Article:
In December 1959 the Guardian ran a story on a struggling Second Division club: “W. Shankly was appointed manager of Liverpool last night at a salary reported to be £2,500 a year.”
Five years on, the struggle was just a memory. The Guardian's Eric Todd was at Anfield to watch Shankly's dramatically reshaped Liverpool surge to the Division One title. “The handclapping created the impression of millions of dried peas being dropped on a corrugated iron roof... The Liverpool players did a lap of honour. As they reached the Kop, they slowed down – I swear some of them bowed – a deserved tribute to a section of the local population which, if it did but know it, 'rode sublime upon the seraph-wings of ecstasy'. If the Kop thinks that too fancy, no matter. 'Ee I Alley Oh, Liverpool are the champs.' Europe has been warned.”
The extraordinary Shankly years are just part of Liverpool's remarkable history – the club growing from a 19th-century base to become European football's dominant force, powered by some of the game's greatest stars, from Billy Liddell to Ian Rush.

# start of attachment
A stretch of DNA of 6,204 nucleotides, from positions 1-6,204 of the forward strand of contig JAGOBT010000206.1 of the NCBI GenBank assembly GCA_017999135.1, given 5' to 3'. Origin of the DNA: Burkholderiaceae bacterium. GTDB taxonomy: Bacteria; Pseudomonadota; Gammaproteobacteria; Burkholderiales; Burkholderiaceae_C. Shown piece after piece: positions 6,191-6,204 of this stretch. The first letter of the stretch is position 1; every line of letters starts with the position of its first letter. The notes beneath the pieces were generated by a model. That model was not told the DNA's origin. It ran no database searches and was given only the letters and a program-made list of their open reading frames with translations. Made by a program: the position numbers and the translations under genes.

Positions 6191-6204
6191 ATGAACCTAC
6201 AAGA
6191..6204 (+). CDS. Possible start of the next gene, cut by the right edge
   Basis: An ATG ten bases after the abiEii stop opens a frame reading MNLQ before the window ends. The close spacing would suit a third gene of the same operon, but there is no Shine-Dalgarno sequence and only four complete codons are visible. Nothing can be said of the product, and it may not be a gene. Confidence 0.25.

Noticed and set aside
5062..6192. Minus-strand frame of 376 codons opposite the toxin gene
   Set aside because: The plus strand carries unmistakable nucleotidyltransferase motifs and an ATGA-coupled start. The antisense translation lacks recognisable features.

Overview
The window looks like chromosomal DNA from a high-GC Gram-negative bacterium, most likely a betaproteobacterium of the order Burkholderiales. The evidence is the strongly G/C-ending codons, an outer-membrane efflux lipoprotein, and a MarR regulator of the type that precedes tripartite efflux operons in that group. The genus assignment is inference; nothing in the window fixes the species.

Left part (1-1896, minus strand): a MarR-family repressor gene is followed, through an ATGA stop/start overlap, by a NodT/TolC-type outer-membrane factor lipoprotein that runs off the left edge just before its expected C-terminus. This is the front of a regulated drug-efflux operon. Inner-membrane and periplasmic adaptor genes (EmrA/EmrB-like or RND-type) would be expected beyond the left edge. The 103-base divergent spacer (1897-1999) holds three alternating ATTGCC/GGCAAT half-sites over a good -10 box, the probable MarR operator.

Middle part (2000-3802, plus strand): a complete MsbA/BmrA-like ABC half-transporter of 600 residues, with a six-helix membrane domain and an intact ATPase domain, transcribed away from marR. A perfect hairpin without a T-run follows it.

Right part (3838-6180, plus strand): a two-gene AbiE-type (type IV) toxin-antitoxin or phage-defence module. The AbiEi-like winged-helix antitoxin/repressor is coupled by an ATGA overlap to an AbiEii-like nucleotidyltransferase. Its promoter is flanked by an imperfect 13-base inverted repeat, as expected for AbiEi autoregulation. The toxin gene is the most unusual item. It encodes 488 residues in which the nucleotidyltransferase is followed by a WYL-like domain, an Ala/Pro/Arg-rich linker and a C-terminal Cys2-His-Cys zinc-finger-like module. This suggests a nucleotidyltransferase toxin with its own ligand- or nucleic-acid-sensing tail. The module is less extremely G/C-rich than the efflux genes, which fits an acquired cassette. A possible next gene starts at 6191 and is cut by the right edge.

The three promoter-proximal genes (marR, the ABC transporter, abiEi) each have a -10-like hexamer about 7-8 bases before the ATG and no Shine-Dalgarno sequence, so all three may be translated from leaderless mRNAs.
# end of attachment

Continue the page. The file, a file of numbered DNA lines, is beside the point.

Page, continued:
Based on original reports from the Guardian and Observer archives from the last 120 years, this unique collection revisits 20 of the club's defining matches, from its first FA Cup final in 1914 and the rise and fall of Kenny Dalglish, to one almighty night in Istanbul. What are the lessons of Liverpool's past, and what does its future hold?